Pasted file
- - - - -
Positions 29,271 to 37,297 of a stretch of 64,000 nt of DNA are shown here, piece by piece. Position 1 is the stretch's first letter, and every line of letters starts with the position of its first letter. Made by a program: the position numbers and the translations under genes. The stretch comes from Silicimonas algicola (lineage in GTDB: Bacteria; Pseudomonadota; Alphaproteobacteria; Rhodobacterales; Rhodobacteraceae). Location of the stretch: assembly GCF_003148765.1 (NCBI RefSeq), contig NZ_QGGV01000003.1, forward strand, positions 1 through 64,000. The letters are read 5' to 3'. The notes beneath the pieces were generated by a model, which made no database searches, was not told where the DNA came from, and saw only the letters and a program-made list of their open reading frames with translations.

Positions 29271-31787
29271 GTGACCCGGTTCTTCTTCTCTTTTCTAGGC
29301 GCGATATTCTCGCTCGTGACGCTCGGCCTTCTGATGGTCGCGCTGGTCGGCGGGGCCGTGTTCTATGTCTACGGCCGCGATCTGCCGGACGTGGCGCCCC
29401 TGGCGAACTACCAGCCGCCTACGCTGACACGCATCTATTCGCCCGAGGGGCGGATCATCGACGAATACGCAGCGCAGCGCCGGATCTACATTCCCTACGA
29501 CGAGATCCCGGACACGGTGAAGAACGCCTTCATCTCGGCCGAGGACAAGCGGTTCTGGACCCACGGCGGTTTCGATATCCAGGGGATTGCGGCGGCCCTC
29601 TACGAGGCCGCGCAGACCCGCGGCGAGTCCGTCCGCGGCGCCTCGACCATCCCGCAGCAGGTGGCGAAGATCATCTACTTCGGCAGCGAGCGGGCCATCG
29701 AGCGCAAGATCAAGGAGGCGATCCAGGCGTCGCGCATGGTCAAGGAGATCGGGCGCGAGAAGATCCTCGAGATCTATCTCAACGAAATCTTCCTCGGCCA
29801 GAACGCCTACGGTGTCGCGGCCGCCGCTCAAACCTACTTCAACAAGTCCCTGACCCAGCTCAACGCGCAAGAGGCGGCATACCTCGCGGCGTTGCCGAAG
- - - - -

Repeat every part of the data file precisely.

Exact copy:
Positions 29,271 to 37,297 of a stretch of 64,000 nt of DNA are shown here, piece by piece. Position 1 is the stretch's first letter, and every line of letters starts with the position of its first letter. Made by a program: the position numbers and the translations under genes. The stretch comes from Silicimonas algicola (lineage in GTDB: Bacteria; Pseudomonadota; Alphaproteobacteria; Rhodobacterales; Rhodobacteraceae). Location of the stretch: assembly GCF_003148765.1 (NCBI RefSeq), contig NZ_QGGV01000003.1, forward strand, positions 1 through 64,000. The letters are read 5' to 3'. The notes beneath the pieces were generated by a model, which made no database searches, was not told where the DNA came from, and saw only the letters and a program-made list of their open reading frames with translations.

Positions 29271-31787
29271 GTGACCCGGTTCTTCTTCTCTTTTCTAGGC
29301 GCGATATTCTCGCTCGTGACGCTCGGCCTTCTGATGGTCGCGCTGGTCGGCGGGGCCGTGTTCTATGTCTACGGCCGCGATCTGCCGGACGTGGCGCCCC
29401 TGGCGAACTACCAGCCGCCTACGCTGACACGCATCTATTCGCCCGAGGGGCGGATCATCGACGAATACGCAGCGCAGCGCCGGATCTACATTCCCTACGA
29501 CGAGATCCCGGACACGGTGAAGAACGCCTTCATCTCGGCCGAGGACAAGCGGTTCTGGACCCACGGCGGTTTCGATATCCAGGGGATTGCGGCGGCCCTC
29601 TACGAGGCCGCGCAGACCCGCGGCGAGTCCGTCCGCGGCGCCTCGACCATCCCGCAGCAGGTGGCGAAGATCATCTACTTCGGCAGCGAGCGGGCCATCG
29701 AGCGCAAGATCAAGGAGGCGATCCAGGCGTCGCGCATGGTCAAGGAGATCGGGCGCGAGAAGATCCTCGAGATCTATCTCAACGAAATCTTCCTCGGCCA
29801 GAACGCCTACGGTGTCGCGGCCGCCGCTCAAACCTACTTCAACAAGTCCCTGACCCAGCTCAACGCGCAAGAGGCGGCATACCTCGCGGCGTTGCCGAAG